3.12 The Committee also notes that the AFP has for some time had an active interest in people trafficking in the sex industry, with the 1992 'Operation Paper Tiger' described as the first sustained attempt by police to combat the 'contract girl' rackets in Sydney.[88]

Commonwealth Department of Immigration, Multicultural and Indigenous Affairs

3.13 DIMIA is responsible for the administration and enforcement of the Migration Act 1975 including the detection and detention of unlawful non-citizens, plus investigation of people smuggling and migration fraud related offences.[89]

3.14 By reason of raids by the DIMIA compliance teams, targeting unlawful non-citizens working in brothels (as well as other work places), DIMIA is often the agency that first encounters trafficked women.[90] As such, DIMIA's sensitivity to the problem is crucial to the successful detection and prosecution of traffickers.

3.15 DIMIA has developed guidelines to assist its officers identify possible instances of trafficking. As part of the interview process, all sex workers located are questioned in relation to the circumstances of their recruitment, working conditions and freedom of movement in Australia,[91] as well as being asked a number of more indirect questions designed to get behind prepared stories.[92] The guidelines have been distributed to DIMIA Compliance and Investigations staff around the country.

3.16 These are to be reinforced by formal training sessions as well as by a network of sex industry contact staff that has been put into place in all State and Territory offices to provide the first point of contact for all DIMIA sex industry related activities.[93]

3.17 Supporting the compliance teams, DIMIA also has its own Intelligence Analysis Section that is DIMIA's link into the wider intelligence community.[94]

3.18 The Committee notes that a number of women who may have been trafficked are deported within a short timeframe. While not wishing to criticise or impede the efficient administration of the law by DIMIA, the Committee is concerned that women should not be detained, processed and then deported so quickly that their full circumstances and stories are missed. This is certainly foreseeable where the raid, questioning and detention occur in the space of a few hours, potentially in the middle of the night.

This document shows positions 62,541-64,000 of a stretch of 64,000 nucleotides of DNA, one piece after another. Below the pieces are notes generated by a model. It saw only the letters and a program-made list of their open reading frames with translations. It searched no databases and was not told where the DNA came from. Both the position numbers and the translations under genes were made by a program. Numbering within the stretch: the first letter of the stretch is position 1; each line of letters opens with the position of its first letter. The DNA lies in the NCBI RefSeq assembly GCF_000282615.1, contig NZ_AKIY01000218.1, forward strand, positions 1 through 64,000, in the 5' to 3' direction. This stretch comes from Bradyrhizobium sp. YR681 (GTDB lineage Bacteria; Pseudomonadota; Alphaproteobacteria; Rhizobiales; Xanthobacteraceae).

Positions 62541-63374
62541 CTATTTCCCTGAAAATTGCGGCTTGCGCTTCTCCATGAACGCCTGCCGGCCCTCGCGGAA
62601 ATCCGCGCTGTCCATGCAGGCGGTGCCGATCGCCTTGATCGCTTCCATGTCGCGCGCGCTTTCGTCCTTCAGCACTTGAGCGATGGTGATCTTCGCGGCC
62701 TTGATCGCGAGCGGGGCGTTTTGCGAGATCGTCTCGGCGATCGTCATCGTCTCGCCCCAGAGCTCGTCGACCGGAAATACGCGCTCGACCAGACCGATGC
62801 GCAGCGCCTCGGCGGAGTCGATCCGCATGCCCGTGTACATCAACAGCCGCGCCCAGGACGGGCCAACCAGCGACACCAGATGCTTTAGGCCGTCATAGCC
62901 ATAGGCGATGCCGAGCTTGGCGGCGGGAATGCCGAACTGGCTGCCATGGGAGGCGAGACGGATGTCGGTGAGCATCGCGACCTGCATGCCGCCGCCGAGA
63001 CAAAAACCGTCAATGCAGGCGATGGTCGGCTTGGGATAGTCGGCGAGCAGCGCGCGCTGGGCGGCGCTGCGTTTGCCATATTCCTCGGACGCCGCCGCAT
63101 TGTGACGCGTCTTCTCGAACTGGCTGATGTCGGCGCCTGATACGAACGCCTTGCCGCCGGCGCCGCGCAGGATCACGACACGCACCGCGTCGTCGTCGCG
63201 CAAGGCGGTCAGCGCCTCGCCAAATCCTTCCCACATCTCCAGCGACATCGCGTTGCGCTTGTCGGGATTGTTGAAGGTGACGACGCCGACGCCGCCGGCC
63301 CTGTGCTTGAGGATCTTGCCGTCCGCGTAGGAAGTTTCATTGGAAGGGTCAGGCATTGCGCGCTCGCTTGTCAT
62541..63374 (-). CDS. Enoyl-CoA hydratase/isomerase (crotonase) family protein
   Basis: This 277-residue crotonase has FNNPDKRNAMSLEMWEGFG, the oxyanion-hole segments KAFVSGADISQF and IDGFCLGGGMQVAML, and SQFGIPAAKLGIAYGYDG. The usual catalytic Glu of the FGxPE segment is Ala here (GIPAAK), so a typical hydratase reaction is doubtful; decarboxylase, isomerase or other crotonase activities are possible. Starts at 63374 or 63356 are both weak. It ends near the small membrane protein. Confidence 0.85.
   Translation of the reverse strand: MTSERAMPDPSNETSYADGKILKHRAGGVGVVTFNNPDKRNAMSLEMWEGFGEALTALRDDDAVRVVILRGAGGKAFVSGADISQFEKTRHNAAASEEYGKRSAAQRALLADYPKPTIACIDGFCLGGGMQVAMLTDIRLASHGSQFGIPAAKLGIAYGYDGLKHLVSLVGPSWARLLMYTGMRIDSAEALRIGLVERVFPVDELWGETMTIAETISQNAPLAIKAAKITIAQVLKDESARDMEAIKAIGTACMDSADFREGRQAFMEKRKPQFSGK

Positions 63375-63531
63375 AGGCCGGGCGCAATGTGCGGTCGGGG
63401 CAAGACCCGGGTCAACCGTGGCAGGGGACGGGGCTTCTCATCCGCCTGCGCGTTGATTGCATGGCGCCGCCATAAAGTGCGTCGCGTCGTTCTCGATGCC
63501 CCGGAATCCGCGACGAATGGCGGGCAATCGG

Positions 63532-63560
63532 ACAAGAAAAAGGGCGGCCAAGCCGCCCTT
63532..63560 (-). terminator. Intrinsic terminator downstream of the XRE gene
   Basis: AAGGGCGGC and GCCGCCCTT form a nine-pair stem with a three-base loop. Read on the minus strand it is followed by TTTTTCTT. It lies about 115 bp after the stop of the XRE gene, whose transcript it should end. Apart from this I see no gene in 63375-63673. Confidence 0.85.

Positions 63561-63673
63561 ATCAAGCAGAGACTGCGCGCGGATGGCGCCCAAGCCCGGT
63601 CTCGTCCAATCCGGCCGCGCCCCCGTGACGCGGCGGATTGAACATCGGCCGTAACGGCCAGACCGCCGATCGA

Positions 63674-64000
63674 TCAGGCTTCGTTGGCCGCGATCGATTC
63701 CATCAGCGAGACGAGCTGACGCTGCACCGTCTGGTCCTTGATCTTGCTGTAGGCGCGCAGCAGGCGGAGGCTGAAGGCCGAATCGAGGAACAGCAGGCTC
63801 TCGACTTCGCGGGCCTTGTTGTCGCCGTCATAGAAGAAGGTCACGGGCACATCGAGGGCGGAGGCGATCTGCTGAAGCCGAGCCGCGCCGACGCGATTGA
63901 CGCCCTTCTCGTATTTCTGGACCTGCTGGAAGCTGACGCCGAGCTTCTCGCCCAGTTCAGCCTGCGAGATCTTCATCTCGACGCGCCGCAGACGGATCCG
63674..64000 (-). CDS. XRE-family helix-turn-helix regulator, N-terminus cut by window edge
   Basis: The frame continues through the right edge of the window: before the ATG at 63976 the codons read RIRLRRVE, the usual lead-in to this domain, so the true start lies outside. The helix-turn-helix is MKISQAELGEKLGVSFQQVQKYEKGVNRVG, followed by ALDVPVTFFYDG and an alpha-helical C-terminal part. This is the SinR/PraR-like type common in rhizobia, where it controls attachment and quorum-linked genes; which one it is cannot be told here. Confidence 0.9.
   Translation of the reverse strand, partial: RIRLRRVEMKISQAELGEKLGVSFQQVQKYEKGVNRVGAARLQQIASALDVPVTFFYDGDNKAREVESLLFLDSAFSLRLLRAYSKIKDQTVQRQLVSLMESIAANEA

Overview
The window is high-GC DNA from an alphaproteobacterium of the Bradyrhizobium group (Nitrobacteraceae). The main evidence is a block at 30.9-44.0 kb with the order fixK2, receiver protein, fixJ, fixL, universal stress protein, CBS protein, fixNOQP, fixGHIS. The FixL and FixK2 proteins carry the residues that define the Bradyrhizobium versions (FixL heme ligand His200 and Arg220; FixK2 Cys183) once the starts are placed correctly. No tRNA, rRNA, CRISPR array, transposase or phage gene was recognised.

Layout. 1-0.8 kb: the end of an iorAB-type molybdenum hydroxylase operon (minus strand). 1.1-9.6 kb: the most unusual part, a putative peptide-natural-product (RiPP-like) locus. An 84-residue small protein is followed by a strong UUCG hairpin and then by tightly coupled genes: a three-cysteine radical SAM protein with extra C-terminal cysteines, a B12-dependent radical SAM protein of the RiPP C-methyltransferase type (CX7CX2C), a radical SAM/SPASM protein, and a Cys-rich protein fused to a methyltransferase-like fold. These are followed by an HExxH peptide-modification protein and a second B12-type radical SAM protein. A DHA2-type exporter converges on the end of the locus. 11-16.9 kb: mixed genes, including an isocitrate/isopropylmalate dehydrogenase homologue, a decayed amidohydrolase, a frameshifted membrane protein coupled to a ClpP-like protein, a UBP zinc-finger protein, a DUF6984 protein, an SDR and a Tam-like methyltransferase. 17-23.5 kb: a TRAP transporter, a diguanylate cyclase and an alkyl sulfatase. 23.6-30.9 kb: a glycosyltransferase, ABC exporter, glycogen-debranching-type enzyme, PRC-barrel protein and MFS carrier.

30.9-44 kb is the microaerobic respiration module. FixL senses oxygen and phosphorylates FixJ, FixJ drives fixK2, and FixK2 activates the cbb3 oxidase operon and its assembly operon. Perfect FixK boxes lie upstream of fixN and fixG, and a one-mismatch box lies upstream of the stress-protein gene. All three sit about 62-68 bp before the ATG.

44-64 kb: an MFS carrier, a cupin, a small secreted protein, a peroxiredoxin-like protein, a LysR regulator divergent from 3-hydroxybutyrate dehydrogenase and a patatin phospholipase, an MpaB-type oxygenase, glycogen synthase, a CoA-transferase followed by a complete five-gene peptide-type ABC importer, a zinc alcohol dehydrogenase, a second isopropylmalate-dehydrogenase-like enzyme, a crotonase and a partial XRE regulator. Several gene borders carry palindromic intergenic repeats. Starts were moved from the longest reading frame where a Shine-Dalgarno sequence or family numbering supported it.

3.19 While recognising the new lower referral triggers used by DIMIA (discussed below), authorities should ensure that women are not questioned in ways that would lessen the chances of their true circumstances emerging, leading to the possible failure to identify victims of sexual trafficking and the loss of evidence to the Commonwealth.

State and local governments

3.20 As the submission from the Attorney General's Department states:

Regulation of the sex industry is a State and Territory Government responsibility. It is important that each State and Territory Government address the issue of trafficking in persons into the sex industry, whether legal or illegal in that jurisdiction, through the relevant regulatory processes. A number of commentators and experts on trafficking in Australia have highlighted the importance of State and Territory Governments ensuring that their sex industries are not a haven for traffickers.[95]

3.21 The eight state and territory police services, as the frontline of community policing across the country, have an obviously crucial role.[96]

3.22 The local councils, especially in the inner city suburbs of the major cities like Sydney and Melbourne, are also significant - albeit indirect - players in combating trafficking of women by reason of their role in enforcing planning and workplace safety laws. As such, together with DIMIA officers, local government inspectors are the government officials most likely to have reason to inspect brothels, and therefore likely to discover trafficked women.